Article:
CTS fall research webinars: Recordings now available

CTS’s fall webinars highlighted a wide range of University of Minnesota research. If you were unable to join us for the live events, recordings of all four webinars are now available.

  • Reducing Climate Change Impacts in Minnesota—In this webinar, five U of M researchers discussed how their work is connected to advancing resiliency and reducing the impacts of climate change in Minnesota. Topics covered included culvert design for fish passage (Jessica Kozarek and William Herb, St. Anthony Falls Laboratory), reducing organics and salt in stormwater (Larry Baker, Department of Bioproducts and Biosystems Engineering), and reusing material traditionally thought of as waste in engineered soil mixes (David Saftner, UMD Department of Civil Engineering, and Mei Cai, UMD Natural Resources Research Institute).
  • Innovative Materials and Advanced Technologies for a Sustainable Pavement Infrastructure—This webinar highlighted research investigating the potential damage-detection and self-healing capabilities of graphite nanoplatelet (GNP)-taconite-modified asphalt materials. Presenters included Jia-Liang Le and Mihai Marasteanu from the Department of Civil, Environmental, and Geo- Engineering and Larry Zanko from the UMD Natural Resources Research Institute.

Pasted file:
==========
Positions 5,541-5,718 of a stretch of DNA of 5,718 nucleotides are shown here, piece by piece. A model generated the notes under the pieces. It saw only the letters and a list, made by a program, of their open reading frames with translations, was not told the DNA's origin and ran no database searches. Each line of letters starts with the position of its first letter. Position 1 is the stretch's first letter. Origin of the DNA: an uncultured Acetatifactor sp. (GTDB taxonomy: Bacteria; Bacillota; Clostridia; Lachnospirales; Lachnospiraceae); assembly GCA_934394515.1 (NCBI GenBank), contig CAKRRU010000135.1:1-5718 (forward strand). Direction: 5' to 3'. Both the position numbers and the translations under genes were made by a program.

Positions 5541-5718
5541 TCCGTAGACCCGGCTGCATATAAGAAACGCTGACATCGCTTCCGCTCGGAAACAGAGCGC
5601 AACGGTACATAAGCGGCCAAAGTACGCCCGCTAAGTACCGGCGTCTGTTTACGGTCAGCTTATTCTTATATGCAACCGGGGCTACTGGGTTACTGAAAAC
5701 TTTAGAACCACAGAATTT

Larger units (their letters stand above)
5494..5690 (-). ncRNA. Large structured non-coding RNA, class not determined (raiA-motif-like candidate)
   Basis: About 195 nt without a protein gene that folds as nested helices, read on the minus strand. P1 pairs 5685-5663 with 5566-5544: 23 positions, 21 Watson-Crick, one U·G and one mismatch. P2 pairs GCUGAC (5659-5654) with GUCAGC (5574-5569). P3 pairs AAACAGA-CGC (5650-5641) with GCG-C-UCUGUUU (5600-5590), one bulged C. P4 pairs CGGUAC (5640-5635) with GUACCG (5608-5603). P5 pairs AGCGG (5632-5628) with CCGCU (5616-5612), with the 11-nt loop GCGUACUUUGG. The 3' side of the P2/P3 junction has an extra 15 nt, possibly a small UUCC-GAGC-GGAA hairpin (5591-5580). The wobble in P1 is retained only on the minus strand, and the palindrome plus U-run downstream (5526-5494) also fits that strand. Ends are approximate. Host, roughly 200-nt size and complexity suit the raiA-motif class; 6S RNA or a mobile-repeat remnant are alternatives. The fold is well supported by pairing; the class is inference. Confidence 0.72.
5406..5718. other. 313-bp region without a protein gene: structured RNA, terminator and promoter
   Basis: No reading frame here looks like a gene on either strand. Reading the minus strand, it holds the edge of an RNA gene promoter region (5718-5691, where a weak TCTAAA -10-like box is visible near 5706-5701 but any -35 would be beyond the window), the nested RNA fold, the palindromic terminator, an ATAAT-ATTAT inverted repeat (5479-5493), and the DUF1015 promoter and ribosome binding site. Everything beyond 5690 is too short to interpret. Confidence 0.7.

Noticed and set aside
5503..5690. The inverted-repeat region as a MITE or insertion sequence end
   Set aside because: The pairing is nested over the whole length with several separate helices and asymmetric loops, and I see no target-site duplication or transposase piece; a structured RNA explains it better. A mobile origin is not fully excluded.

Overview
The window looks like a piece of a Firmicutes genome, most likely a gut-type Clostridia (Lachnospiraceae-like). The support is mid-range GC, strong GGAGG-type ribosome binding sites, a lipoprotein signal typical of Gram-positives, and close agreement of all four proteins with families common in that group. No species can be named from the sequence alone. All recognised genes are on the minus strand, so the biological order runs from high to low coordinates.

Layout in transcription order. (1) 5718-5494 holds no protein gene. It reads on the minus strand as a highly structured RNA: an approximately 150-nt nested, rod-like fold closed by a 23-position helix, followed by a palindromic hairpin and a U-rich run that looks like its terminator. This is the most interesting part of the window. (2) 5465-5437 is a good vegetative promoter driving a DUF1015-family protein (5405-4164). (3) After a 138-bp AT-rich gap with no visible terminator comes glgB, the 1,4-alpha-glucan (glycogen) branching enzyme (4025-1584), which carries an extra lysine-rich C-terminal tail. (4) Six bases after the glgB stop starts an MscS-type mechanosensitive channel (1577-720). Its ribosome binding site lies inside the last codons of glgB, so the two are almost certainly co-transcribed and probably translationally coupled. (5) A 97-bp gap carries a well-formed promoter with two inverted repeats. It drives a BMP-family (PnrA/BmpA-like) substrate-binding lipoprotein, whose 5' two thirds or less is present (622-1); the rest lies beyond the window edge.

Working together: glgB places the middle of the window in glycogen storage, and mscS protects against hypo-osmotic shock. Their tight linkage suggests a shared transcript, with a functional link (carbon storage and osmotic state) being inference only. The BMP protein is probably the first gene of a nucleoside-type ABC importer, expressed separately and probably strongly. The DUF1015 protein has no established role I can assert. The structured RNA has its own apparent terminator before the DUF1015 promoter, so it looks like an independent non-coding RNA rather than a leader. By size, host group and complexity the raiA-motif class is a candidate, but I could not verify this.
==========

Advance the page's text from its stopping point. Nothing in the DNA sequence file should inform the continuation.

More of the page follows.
• Community-Engaged Transit Planning—This presentation showcased community engagement tools developed by the U’s Minnesota Design Center as part of a project funded by the Transitway Impacts Research Program. Researchers Tom Fisher and Ebtehal Bahnasy were joined by Lyssa Washington from the St. Paul architecture firm 4RM+ULA to review the tools and explain how they were used on the Rethinking I-94 project.
  • The Pedestrian Crossing Experience in Minnesota—This webinar featured two presentations exploring the pedestrian experience in urban and rural areas across Minnesota. In the first presentation, Minnesota Traffic Observatory director John Hourdos reviewed findings from a series of projects focused on the effectiveness of different pedestrian crossing treatments. Then, Greg Lindsey of the Humphrey School of Public Affairs and Michael Petesch from MnDOT discussed a project focused on pedestrian activity and safety on four Anishinaabe reservations in Minnesota.


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